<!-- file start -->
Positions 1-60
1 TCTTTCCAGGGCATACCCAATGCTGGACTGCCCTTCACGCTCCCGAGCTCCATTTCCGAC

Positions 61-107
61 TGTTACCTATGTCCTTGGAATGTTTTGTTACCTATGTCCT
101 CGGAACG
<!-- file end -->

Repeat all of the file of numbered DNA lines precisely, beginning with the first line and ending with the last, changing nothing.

Positions 1-60
1 TCTTTCCAGGGCATACCCAATGCTGGACTGCCCTTCACGCTCCCGAGCTCCATTTCCGAC

Positions 61-107
61 TGTTACCTATGTCCTTGGAATGTTTTGTTACCTATGTCCT
101 CGGAACG